Despite the careful research and conclusions drawn by Lash, the book merits two small criticisms (or at least one criticism and one question).  First, Lash repeatedly refers to Lyman Trumbull—the Illinois Senator and head of the Judiciary Committee who authored the Civil Rights Act of 1866—as a radical.[10]  I disagree with this description of Trumbull.  I would classify Trumbull as a moderate.  The most comprehensive study of Congressional voting and ideology during the Civil War identifies Trumbull as a “Consistent Conservative.”[11]  Second, if Lash’s antebellum understanding of national citizenship existed, did national citizenship and the corresponding privileges and immunities disappear when a territory became a state?  Were there debates about this beyond territorial acquisition?  Is there evidence that territorial courts respected Bill of Rights protections?  (Okay, that’s three questions).  More evidence would have made Lash’s assertion about the antebellum understanding of privileges and immunities more convincing.  But these are minor gripes about an otherwise compelling book.  It does not definitively settle the debate over the nascent Fourteenth Amendment’s meaning, but it should initiate a new generation of scholarly debates over the meaning of Reconstruction and the Republicans’ willingness to protect newly freed slaves.


[1] Pamela Brandwein, Rethinking the Judicial Settlement of Reconstruction.  New York: Cambridge University Press, 2011.  See book information at:


[2] See book information at:


[3] Lash, x.


[4] Corfield v. Coryell,  6 F. Cas. 546(C.C.E.D. Pa 1823) (No. 3,320) or


[5] “The Citizens of each State shall be entitled to all Privileges and Immunities of Citizens in the several States.” as opposed to Section 1 of the Fourteenth Amendment which states: “No State shall make or enforce any law which shall abridge the privileges or immunities of citizens of the United States.”  See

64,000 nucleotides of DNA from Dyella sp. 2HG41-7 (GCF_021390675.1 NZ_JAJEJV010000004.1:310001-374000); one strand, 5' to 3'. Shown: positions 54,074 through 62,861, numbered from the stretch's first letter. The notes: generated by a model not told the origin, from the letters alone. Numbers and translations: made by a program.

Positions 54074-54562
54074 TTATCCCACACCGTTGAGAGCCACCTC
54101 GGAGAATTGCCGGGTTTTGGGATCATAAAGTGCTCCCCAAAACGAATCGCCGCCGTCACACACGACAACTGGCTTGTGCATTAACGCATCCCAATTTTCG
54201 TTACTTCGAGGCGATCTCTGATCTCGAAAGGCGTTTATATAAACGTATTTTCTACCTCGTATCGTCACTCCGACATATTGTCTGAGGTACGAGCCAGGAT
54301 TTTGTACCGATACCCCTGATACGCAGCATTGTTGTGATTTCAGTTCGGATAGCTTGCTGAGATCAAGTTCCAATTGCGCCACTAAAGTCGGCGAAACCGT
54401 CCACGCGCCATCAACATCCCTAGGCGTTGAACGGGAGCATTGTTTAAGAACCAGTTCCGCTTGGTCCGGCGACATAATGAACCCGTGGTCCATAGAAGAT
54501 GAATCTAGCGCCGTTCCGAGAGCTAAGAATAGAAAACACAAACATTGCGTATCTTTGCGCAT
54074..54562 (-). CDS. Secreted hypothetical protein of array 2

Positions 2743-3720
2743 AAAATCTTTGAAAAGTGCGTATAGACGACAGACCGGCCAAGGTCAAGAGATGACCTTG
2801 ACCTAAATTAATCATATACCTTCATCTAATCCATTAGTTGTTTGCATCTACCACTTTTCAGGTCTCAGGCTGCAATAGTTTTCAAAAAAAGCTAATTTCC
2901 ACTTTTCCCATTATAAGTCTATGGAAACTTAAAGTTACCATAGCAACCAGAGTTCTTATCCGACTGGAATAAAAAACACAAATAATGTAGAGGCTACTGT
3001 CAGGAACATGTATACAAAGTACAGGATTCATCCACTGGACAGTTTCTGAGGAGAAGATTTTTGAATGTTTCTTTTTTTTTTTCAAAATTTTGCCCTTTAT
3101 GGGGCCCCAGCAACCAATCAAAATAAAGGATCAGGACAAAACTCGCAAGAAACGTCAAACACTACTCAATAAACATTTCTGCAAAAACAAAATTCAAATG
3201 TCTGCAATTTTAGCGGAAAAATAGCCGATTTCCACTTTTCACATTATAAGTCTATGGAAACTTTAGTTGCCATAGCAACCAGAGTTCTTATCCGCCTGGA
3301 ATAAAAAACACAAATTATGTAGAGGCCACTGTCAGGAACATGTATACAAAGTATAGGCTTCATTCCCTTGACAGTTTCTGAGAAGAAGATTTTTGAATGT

[6] Lash, xi.


[7] See: Michael Les Benedict, “Preserving the Constitution: The Conservative Basis of Radical Reconstruction,” in Preserving the Constitution: Essays in Politics and The Constitution in the Reconstruction Era (New York: Fordham University Press, 2006); Earl M. Maltz, Civil Rights, the Constitution, and Congress, 1863-1869 (Lawrence: University Press of Kansas, 1990); Herman Belz, Emancipation and Equal Rights: Politics and Constitutionalism in the Civil War Era (New York: W. W. Norton, 1978); Phillip S. Paludan, A Covenant with Death: The Constitution, Law, and Equality in the Civil War Era (Urbana: University of Illinois Press, 1975).


[8] See: Robert J. Kaczorowski, The Politics of Judicial Interpretation: The Federal Courts, Department of Justice, and Civil Rights, 1866-1876 (New York: Fordham University Press, 2005 (Oceana, 1985)); Michael Kent Curtis, No State Shall Abridge: The Fourteenth Amendment and the Bill of Rights (Durham, North Carolina: Duke University Press, 1986).

[9] Lash, 171.


[10] See pgs. 7-8, 114, 284.


[11] On Trumbull’s conservatism, see Michael les Benedict, A Compromise of Principle: Congressional Republicans and Reconstruction, 1863-1869 (New York: W.W. Norton, 1974), 26-28.  In fact, Benedict lists Trumbull as a core member of the conservative faction.


Highlighting the History Harvest, an Open Digital Archive